You may have wondered “what is Hatha yoga” and if it’s right for you when searching through your local class timetable. Hatha yoga remains one of the most popular forms of yoga practice around the world with a long and rich history. Here’s a little history on the practice and what you can expect when you join your first Hatha yoga class.
Hatha yoga is typically used to define most of the yoga classes you’ll find in gyms and fitness studios, with more specific styles of yoga falling under the overarching term. Styles such as Vinyaya, Iyengar, Bikram and Ashtanga yoga would all be classed as Hatha yoga, each with their own variations and focuses.
Hatha yoga is a term that often refers to a more gentle yoga practice in most gyms and studios. The combination of physical postures – known as asanas – and breathing techniques makes Hatha yoga a great class for those new to yoga.
Though Hatha yoga has a long, rich history drawing on traditional yoga practices that date back thousands of years, the term is mainly used in Western society to refer to this style of physical practice. It’s great for yoga-lovers of all levels, and its slower pace means you can move at your own pace and at your preferred level of intensity.
Who invented Hatha yoga?
There are a few important names linked with the invention of Hatha yoga. Swami Swatmarama was a 15th-century sage who compiled the Hatha Yoga Pradipika which described this new form of yoga, starting with the physical practice of asanas and foregoing the more spiritual elements of Yamas and Niyamas. He encouraged starting with the physical practices first to make it easier for followers to master their minds by first mastering their bodies.
However, it was the Indian scholar Krishnamacharya who was later dubbed the “father of modern yoga” when he opened his famous Yogashala in Mysore in 1933. British Army drills and wrestling moves inspired Krishnamacharya’s teachings and combined a limited number of yoga postures learned from his father. These formed the beginnings of what we now recognise as a modern Hatha yoga class.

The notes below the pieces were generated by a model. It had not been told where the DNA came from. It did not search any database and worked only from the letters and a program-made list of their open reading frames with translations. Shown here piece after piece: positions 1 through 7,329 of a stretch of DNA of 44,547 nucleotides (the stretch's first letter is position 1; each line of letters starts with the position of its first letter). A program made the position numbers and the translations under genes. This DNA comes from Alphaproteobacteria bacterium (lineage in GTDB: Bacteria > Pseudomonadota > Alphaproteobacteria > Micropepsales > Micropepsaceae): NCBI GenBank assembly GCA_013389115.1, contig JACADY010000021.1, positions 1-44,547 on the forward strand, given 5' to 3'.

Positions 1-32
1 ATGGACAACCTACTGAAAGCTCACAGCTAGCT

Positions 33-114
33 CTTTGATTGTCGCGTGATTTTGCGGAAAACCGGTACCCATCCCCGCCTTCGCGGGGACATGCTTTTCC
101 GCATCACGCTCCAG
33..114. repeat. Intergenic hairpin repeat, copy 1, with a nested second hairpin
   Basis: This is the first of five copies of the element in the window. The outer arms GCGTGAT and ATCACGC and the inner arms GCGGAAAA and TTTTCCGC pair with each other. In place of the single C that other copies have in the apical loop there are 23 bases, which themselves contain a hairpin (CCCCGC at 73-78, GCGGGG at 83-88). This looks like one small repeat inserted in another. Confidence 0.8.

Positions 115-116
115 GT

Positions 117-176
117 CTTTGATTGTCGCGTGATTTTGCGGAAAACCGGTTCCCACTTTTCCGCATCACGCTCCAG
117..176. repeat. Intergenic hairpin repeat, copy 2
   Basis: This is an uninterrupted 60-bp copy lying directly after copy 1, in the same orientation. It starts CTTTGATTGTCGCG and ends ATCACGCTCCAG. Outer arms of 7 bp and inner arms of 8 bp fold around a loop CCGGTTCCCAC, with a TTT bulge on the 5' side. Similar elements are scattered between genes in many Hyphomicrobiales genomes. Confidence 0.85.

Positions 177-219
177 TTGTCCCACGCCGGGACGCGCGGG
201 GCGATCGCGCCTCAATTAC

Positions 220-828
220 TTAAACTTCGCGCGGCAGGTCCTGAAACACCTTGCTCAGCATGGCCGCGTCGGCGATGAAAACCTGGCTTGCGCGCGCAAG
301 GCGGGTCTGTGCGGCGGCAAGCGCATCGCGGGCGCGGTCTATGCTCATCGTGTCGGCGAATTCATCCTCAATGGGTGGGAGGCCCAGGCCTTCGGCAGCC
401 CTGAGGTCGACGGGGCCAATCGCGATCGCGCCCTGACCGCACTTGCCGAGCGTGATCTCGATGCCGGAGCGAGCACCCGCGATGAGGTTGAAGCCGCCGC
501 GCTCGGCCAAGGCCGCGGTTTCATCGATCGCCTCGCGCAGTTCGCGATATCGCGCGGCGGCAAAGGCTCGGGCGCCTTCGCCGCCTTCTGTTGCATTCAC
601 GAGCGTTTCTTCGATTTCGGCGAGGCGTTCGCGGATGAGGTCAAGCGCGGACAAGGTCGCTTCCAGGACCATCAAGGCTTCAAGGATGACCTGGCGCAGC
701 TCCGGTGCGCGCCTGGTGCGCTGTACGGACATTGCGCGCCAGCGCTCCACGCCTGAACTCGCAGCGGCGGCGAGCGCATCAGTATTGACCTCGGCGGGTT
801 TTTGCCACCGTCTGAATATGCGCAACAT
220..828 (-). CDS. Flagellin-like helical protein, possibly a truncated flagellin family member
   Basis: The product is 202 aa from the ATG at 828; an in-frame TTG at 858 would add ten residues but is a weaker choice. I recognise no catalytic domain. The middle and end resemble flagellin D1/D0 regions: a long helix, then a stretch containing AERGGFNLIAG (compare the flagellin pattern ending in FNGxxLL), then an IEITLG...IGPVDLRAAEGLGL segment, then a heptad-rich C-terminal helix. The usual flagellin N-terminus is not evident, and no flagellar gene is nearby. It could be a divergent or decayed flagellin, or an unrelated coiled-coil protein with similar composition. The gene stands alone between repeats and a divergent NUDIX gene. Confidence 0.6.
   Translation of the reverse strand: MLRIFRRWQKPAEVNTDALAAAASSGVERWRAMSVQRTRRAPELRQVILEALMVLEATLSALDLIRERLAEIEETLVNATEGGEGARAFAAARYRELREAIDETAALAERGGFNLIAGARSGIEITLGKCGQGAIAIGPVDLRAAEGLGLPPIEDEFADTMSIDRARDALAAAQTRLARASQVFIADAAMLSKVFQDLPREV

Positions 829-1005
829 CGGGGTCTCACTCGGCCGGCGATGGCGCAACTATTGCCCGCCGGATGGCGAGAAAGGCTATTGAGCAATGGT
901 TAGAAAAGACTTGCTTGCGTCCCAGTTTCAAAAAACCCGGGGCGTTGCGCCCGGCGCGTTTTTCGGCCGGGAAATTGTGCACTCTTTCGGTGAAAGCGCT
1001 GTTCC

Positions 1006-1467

Hatha yoga poses
Hatha yoga classes will vary greatly from week to week and teacher to teacher, but they’ll likely include some of these poses.
Tree pose involves standing balanced on one leg, your other foot resting on your standing leg and your hands placed in prayer at your heart or above your head. This is a great stretch but also excellent for improving your balance and concentration. Want an extra challenge? Try closing your eyes while balancing, it’s a lot harder than you might think.
Probably the most common poses in any form of yoga, downward-facing dog is the ultimate of stretches. In one pose you can stretch your hamstrings, shoulders, back muscles, forearms, and lower back, all while engaging your core. Take your time to get your downward-dog pose correct, as you’ll likely spend a lot of time in this pose if you take up a regular Hatha yoga class.
This pose involves lying on your stomach with your hands by your side and raising your head, shoulders, knees and toes off the matt. It’s a fantastic pose to strengthen the thighs, shoulders, legs and calf muscles and at the same time forces you to pay close attention to your breathing.
A personal favourite of mine, there are a number of variations of triangle pose that your instructor will take you through during class. All of them involve a side strength from standing, either with a straight front leg or in a high lunge. This is a lovely stretch for your legs, back and shoulders which will also have you work your core muscles and leg muscles harder the longer you hold the pose.
Hatha yoga sequence
Instructors design Hatha yoga sequences to suit the needs of the class and their personal preferences, so there’s no set Hatha yoga sequence like there is in other forms like Ashtanga. However, most classes will often include a sun salutation towards the start of your class. Even these have variations but the basic sequence is usually as follows:
- Start standing in mountain pose
- Fold forward into standing forward bend
- Step back into to lunge
- Step back into a plank pose
- Lower to the matt either onto your knees, chest and chin or Chaturanga Dandasana which is a yoga press up
- Cobra or upward-facing dog
- Downward-facing dog
- Step forward to lunge
- Step forward into forward fold
- Rise up to standing
Each movement connects to inhaling or exhaling and additional poses can be introduced to make the sequence more challenging.